There are 2 main definitions of fawn in English:

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fawn1

Syllabification: fawn
Pronunciation: /fôn
 
/

noun

1A young deer in its first year.
Example sentences
  • There is also the loss of wild life, especially deer and their young fawns who graze high on the mountain slope and shelter in the forestry.
  • Of course the original snowdoll melted in the end, and also some of the younger deer - fawns - used to lick it, which didn't help, but there you go.
  • Most of their predation of deer is on fawns, although several members of a pack could bring down an adult.
2A light yellowish-brown color.
Example sentences
  • They are the descendants of an ancient population of fawn or brown coloured cattle which originally came from Asia.
  • Foliage dwellers vary in colour from fawn to brown or bright green.
  • Eye-witness reports suggest the plane was a high-wing single engine aircraft, fawn coloured and brown underneath.

verb

[no object] Back to top  
(Of a deer) produce young.

Origin

late Middle English: from Old French faon, based on Latin fetus 'offspring'; compare with fetus.

Phrases

in fawn

1
(Of a deer) pregnant.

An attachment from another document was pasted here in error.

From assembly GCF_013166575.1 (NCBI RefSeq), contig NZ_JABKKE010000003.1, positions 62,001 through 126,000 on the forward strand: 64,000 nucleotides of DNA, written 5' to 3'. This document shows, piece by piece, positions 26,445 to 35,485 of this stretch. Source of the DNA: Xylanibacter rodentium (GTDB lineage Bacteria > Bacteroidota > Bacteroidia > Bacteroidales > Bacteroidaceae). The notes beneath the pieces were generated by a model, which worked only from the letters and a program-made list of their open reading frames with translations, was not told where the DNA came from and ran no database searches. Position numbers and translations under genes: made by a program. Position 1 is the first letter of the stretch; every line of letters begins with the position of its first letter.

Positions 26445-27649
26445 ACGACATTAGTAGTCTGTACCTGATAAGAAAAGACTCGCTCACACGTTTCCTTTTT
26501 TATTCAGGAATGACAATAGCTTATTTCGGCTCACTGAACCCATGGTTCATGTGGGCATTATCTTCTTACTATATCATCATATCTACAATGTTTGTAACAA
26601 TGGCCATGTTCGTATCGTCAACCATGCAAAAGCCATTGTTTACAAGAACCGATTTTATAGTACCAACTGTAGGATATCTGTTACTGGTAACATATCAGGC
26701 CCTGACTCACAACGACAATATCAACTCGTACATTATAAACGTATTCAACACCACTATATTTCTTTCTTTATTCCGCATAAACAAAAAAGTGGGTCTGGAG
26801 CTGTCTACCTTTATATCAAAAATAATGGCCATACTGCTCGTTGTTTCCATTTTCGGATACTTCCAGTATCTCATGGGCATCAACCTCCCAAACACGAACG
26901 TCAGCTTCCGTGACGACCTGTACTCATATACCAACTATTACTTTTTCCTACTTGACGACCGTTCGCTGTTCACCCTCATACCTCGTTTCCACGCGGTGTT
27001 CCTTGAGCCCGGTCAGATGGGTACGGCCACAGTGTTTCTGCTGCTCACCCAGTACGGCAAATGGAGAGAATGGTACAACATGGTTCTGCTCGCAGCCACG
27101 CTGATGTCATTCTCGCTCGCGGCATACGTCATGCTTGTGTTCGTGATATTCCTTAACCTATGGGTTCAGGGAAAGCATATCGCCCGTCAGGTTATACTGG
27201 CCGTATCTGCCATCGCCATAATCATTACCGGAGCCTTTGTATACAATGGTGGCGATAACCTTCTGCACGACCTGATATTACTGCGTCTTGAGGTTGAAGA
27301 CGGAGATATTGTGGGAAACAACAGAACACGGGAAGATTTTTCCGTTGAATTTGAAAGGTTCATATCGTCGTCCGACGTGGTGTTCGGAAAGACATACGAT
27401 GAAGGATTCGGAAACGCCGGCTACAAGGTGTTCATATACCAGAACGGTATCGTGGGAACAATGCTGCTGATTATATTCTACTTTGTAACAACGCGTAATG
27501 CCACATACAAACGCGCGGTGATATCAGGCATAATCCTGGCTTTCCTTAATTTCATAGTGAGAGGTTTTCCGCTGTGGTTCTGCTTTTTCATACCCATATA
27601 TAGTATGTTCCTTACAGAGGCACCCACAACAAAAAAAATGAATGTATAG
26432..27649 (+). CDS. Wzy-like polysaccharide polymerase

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There are 2 main definitions of fawn in English:

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fawn2

Syllabification: fawn
Pronunciation: /fôn
 
/

verb

[no object]
1(Of a person) give a servile display of exaggerated flattery or affection, typically in order to gain favor or advantage: congressmen fawn over the President
More example sentences
  • Are there any musicians that you would fawn over if you had the chance?
  • If you loved him before, you'll probably fawn over this picture.
  • Just because all the girls fawn over you doesn't mean you're that good-looking.
Synonyms
informal bootlicking, smarmy, sucky, brown-nosing, toadying
1.1(Of an animal, especially a dog) show slavish devotion, especially by crawling and rubbing against someone.

Origin

Old English fagnian 'make or be glad'; related to fain.

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